To penetrate the opaque, to lift the weight and let the self escape its frozen image - this is the essence of psychotherapy, a process described with extraordinary grace and warmth in this book. In remarkably candid portraits of patients at odds with themselves, Leston Havens takes us through the wonders and rigors of psychological healing and shows us what it really means, in immediate, human terms, to come to life. We are all captives of the images we carry with us - and those we inspire - and therapy seeks to expose the relation of these images to a deeper psychological life, to free the captive from labels and crippling assumptions. Havens views this process through the multiple lenses of literature, art, and psychiatry. In rich clinical portraits, short on jargon and rigid techniques and long on empathy and wisdom, we encounter ordinary people struggling with the trials of their own existence: marriage and divorce, sexual identity and fulfillment, illness and death. We meet a woman imprisoned by eager responses to her beauty and helpfulness, a proud lawyer in thrall to conventional expectations, a dying man becoming more and more alive as he approaches death. Through these very personal stories, Havens explores the meaning of psychological health - how it can be recognized through the filter of images and ideas, protected from their distorting power, and encouraged to flourish. The result is a revealing and deeply moving explication of the process of self-discovery as it emerges from the life story that therapy can tell.
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Leston Havens is Professor of Psychiatry at Harvard Medical School and Cambridge Hospital.Review:
"Havens refers not only to the psychiatry greats, but to classic and contemporary authors from Shakespeare to Nabokov, to T.S. Eliot, to Wittgenstein. A dozen clinical vignettes offer a revealing glimpse into how therapy is done by a master practitioner. The book's evocative power is reminiscent of Winnicott's writings..."Making Contact" is written in lucid and energetic English and is a pleasure to read...[The book] shows how a cultured, versatile, concerned and mature therapist goes about his work--understanding patients and helping them resolve problems, change personalities, break out their alienation and find sense in themselves and in life." --Alexander Elder, M.D., "Psychiatric Times"
"With vignettes, metaphors, and a focus on the experience of the patient rather than labels or jargon, Havens depicts three kinds of language intended to facilitate contact with patients suffering from the three kinds of absence. Embedded in these approaches, however, is far more than "how to" techniques. The reader is introduced to an elegant, clinically useful, and subtle way of thinking about some of our most troubled and troubling patients. Havens clearly knows that without passion there is no truth. Indeed, he demonstrates how disciplined passion can aid us not only in reaching our patients, but also in reaching the dark parts of ourselves as well." --Fred Scectman, Ph.D., "Bulletin of the Menninger Clinic"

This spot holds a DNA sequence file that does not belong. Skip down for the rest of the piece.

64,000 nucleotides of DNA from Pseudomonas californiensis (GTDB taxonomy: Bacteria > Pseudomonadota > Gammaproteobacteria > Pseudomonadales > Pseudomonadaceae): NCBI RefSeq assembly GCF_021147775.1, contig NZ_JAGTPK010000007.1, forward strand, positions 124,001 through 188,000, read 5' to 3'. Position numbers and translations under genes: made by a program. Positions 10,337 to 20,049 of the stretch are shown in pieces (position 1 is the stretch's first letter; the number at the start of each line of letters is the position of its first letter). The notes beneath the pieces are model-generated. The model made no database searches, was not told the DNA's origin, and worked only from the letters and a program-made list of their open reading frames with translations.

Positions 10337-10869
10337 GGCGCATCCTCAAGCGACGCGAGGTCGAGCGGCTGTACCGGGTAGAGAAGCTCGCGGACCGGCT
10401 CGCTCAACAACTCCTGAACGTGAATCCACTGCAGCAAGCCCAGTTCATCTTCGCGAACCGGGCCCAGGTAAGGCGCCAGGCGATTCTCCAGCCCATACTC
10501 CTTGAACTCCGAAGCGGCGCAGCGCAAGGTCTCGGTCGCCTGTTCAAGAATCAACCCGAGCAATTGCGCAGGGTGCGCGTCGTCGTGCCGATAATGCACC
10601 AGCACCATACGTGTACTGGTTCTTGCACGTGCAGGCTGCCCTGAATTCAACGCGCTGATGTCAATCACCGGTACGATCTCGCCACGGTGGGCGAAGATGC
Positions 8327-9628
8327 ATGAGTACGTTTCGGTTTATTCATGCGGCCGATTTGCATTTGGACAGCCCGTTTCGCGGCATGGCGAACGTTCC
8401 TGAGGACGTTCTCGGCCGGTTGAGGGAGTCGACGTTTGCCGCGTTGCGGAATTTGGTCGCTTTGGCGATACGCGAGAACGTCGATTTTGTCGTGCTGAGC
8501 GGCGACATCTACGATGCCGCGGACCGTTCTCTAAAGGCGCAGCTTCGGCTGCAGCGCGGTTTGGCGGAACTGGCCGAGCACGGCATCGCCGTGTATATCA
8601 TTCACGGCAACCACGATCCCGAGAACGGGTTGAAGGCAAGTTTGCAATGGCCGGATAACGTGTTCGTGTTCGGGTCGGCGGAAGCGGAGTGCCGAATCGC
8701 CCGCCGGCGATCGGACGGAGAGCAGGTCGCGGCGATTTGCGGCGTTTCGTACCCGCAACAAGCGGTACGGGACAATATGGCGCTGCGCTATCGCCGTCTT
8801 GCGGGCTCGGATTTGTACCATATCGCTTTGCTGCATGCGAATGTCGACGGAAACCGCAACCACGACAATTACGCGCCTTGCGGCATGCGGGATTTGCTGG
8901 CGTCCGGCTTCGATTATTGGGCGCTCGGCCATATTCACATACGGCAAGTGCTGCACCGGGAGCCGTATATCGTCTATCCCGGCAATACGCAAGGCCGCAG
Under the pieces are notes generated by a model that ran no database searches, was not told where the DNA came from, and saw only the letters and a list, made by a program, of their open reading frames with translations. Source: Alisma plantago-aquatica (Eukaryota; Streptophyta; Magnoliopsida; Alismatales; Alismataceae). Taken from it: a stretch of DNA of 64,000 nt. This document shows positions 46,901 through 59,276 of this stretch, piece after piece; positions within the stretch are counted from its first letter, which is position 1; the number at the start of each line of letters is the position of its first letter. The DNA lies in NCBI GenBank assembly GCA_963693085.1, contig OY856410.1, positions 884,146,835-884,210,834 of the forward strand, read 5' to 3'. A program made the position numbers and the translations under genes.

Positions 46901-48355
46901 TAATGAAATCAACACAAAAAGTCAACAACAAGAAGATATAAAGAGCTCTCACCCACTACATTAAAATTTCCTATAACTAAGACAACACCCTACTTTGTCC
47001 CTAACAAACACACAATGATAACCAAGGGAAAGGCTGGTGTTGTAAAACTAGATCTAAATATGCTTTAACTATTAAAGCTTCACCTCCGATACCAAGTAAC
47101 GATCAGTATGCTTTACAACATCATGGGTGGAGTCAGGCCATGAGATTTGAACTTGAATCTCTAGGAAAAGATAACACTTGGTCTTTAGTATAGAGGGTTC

"This highly original book, filled with illuminating clinical examples, is actually a primer of grammar and rhetoric for the psychotherapist...We are also given glimpses of the work of an artist-therapist who has crafted a personal style of great power and who consistently provides thedate on which his new ideas are based...This volume is clearly the result of a lifetime of experience. It systematizes and categorizes what a wise...therapist does to help his patient...The writing is admirably lucid and simple, and those of us with less experience--or less sheer therapeutic talent--may be beguiled into thinking we can quickly achieve the therapeutic dexterity of the master therapist that Havens is...Even the most experienced therapist, however, will learn new things, will rethink the ways he or she talks to patients, and will do better work after studying this book...This is a most important contribution that I highly recommend." --Nancy C. Andreasen, M.D., Ph.D., "American Journal of Psychiatry"
"The virtual elimination of inpatient psychotherapy in modern American psychiatry makes the appearance of Leston Havens' book most welcome. Havens, a nationally known Harvard clinician and teacher, has gathered a lifetime of psychotherapeutic wisdom into less than 200 pages of advice to those who treat ego-damaged patients--the psychotic, the seriously depressed, and the borderline. This well-written book can be of use to therapists of all levels of sophistication." --Walter Weintraub, M.D., "Hospital and Community Psychiatry"
""Making Contact" by Leston Havens, a professor of psychiatry at Harvard Medical School, is a basic grammar of empathy--a sort of Strunk and White for psychotherapists. While it may not be of much use to laymen, it might be of great interest to those who at one time or another have lain upon a couch...Obviously, the author of this quite lively and quite lovely text is interested and skilled in providing genuine verbal havens rather than with easyintellectualizations." --Susan Monsky, "Boston Globe"
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